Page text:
We discuss therapy, and she feels I would be better working with my subconscious. Psychology works with conscious thoughts, psychodynamic psychotherapy with the unconscious. I would prefer that too.
-Can you think of good and bad experiences with therapists?
The bad experience was spending about forty minutes almost silent, psyching myself up to share something which I was ashamed of. Near the end, I did; and she would not see me again.
M. agrees that is a bad experience.
I knelt on his floor, and smoothed out the wrinkles in his rug. It was what I wanted to do. I did not like the wrinkles. I also thought my desire eccentric, so doing it was liberating. I could do what I wanted. So much of this unconscious work is in symbols!
The best thing that counsellor said to me was “Of Course you are transsexual!” And I did not see him again for six months.
Behavioural activation did nothing for me in practice, but that article makes sense: when people become depressed, many of their activities function as avoidance and escape from aversive thoughts, feelings or external situations. Depression therefore occurs when a person develops a narrow repertoire of passive behaviour and efficiently avoids aversive stimuli. As a consequence, someone with depression engages less frequently in pleasant or satisfying activities and obtains less positive reinforcement than someone without depression. The problem is identifying them. In theory walking in the sun should make me happier. I don’t want to. What might make me happy?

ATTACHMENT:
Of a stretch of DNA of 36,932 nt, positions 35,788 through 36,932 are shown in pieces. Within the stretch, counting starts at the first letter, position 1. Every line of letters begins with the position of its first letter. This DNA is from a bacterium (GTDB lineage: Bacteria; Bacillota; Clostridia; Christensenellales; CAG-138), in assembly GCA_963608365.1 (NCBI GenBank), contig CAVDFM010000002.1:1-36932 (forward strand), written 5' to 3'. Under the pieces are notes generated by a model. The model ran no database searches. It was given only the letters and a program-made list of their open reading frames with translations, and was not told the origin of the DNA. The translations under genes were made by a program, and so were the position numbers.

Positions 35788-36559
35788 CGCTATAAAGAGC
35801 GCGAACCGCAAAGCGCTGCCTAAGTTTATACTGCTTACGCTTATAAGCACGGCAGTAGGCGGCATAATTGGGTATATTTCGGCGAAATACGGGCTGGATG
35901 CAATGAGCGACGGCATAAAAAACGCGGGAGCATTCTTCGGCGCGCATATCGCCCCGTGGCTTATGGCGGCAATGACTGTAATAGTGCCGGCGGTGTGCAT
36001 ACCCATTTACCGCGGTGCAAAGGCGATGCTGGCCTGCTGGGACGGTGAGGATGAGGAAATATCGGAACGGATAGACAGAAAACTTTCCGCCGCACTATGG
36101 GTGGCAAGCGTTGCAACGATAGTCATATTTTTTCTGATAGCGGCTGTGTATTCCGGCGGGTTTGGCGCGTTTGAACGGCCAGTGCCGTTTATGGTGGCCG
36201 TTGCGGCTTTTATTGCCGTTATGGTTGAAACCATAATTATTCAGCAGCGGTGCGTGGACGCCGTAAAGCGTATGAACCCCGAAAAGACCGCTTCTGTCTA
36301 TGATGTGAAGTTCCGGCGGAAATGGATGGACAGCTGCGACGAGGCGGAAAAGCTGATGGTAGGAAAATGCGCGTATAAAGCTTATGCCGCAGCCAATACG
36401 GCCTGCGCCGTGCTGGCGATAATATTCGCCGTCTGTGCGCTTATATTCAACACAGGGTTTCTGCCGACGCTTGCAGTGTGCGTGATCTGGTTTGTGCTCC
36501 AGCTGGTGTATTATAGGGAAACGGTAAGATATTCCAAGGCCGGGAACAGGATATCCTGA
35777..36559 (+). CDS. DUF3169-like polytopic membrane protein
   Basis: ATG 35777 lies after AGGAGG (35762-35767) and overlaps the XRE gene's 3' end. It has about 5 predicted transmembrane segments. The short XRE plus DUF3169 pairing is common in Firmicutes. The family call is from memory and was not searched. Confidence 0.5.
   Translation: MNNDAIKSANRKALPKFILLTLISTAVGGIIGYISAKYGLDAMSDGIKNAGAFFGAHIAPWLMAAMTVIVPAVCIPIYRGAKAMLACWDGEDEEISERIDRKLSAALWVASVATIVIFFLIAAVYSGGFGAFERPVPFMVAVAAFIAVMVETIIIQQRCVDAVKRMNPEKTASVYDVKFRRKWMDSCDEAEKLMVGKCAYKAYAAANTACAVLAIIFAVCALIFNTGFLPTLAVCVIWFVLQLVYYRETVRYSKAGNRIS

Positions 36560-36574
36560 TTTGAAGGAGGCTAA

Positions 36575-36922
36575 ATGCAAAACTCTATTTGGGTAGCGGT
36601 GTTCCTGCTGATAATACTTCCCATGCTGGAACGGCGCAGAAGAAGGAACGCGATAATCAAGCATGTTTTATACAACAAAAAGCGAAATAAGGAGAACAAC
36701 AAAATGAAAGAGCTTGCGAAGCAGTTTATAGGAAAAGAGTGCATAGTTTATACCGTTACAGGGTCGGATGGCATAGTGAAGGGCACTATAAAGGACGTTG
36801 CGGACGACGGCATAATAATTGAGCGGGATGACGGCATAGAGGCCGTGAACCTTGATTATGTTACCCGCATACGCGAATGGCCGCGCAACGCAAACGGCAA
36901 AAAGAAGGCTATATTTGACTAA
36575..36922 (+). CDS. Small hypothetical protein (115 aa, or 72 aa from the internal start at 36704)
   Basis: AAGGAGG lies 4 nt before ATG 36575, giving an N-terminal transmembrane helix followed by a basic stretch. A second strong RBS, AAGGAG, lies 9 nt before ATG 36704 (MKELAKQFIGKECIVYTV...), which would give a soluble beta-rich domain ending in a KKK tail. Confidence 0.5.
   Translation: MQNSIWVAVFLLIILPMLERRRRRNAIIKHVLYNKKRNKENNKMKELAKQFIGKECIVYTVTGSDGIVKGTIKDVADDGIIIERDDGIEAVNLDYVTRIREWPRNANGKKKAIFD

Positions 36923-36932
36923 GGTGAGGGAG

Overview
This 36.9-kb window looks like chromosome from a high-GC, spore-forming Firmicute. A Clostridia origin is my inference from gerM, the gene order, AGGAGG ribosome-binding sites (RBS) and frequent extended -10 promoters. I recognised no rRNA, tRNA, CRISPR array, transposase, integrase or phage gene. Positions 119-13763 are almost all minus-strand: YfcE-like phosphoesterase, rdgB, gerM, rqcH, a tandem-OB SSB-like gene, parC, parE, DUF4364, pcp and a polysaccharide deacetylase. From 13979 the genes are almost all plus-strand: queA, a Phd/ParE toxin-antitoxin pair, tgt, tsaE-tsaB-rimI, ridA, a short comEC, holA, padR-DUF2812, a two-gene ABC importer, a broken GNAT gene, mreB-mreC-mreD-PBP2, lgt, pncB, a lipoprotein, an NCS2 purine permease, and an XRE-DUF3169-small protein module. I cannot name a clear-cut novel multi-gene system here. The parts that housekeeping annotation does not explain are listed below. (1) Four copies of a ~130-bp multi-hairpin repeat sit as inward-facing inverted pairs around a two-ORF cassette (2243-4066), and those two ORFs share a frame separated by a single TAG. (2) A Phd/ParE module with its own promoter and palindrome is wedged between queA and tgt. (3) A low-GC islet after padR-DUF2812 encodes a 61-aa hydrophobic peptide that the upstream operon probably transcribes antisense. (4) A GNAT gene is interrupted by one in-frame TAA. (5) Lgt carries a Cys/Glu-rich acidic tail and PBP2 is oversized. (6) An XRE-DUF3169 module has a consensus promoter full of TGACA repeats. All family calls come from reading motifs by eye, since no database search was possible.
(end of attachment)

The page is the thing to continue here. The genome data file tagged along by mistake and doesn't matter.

Cognitive Behavioural Therapy concepts like Situation Thought Emotion Behaviour and black and white thinking made sense to me and gave me answers to the inner voices, saying I am useless.
Thirteen parcels of books are being delivered from Friends House and stored in the meeting house. I could have had these delivered to my house, but that would mean needing a friend with a car to deliver them to the meeting house. So I spent Saturday at the meeting house so I could take delivery there, and not need a friend. How can I trust, or rely on someone? It is a common job interview question, how are you at team work- I can give, but do not want to take.
I also told my history. That rejection, that knock-back. Her manner is lovely, sympathetic: this in itself may be therapeutic; at least it makes me feel better in the moment.
Liz drove me over to see this Quaker psychologist, and Quakers will probably pay for therapy. That made me feel cared for, loved and valued. It is a precious feeling. Hold on to it.